Atlético Madrid midfielder’s comeback from brain cancer and mother’s paralysis sparks debate
A few days before Christmas, José Mourinho’s team played at the Santiago Bernabéu. They won 1-0. A few days later, on the same pitch the same stadium, the same match, they lost. Two defeats in six weeks.
On the night of November 17, Mourinho’s team travelled to the Bernabéu to face Atlético Madrid. It was the final league game of the season, and the game had been declared a draw at the start of the second half. Three points for the second-bottom team in La Liga, three for the reigning Premier League champions. It was a dream come true for the Lisbon club: Mourinho’s team had won the competition’s domestic treble only four months earlier, by beating Barcelona in the final. He had led the team to the Champions League final only 13 months before, in April 2014, only to be knocked out in the group stages.
Yet the night after Atlético had beaten Valencia in the league, Mourinho’s players were still sitting on the bench, as if that loss had never happened. Football in general is rife with weird stories of managerial success in one country and collapse in another. The latest story about Mourinho’s reign comes from the story of José, and it’s as bizarre as it is heartbreaking. It’s the story of José’s mother, María de Jesús Sánchez, who, over six weeks, was paralysed in her left leg, her brain and her other left arm. It was her second paralysis, the third time around the world.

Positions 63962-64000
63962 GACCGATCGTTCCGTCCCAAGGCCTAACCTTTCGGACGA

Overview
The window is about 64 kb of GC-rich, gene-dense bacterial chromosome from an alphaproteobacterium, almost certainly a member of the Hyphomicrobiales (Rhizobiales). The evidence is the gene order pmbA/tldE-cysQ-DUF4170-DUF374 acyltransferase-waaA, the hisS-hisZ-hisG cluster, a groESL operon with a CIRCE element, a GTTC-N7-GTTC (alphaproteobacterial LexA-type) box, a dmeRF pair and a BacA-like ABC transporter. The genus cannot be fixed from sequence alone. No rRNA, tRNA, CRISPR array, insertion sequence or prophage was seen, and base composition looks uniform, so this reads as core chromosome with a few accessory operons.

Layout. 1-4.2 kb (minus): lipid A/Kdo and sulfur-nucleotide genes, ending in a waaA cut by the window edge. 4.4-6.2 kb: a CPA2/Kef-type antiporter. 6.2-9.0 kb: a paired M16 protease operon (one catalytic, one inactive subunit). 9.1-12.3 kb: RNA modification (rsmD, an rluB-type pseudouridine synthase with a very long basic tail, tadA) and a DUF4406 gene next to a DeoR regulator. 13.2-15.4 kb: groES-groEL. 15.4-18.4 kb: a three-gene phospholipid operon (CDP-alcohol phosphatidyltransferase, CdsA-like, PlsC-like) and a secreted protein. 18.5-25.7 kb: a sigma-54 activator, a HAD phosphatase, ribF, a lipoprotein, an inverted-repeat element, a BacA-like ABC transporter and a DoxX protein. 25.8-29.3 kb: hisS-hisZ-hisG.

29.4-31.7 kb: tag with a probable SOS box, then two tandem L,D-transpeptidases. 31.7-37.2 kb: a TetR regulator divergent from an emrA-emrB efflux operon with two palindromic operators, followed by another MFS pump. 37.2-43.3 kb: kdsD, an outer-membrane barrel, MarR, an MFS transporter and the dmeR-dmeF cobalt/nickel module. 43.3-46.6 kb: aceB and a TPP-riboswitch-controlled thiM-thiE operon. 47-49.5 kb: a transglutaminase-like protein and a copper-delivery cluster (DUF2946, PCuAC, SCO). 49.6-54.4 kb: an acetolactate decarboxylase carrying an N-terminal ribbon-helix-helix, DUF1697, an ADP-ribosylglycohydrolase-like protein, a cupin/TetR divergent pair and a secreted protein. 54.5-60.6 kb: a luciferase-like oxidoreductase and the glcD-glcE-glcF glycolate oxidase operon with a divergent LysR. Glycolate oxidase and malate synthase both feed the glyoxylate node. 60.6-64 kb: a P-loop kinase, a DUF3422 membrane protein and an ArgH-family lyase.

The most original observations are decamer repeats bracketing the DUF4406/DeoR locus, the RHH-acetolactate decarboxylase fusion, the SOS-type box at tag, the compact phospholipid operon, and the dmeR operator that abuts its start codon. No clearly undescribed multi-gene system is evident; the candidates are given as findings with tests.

It began on March 14, when, at around a quarter to nine in the evening, Sánchez’s husband, José, went to their flat in Madrid to check on their two-year-old daughter. José is in his 30s, and they have three children: José’s wife, Álvaro, and two boys in Barcelona, one and four years old. He went out the door, walked to the bus stop, and then turned around and came back.
“Hello, José? This is Mar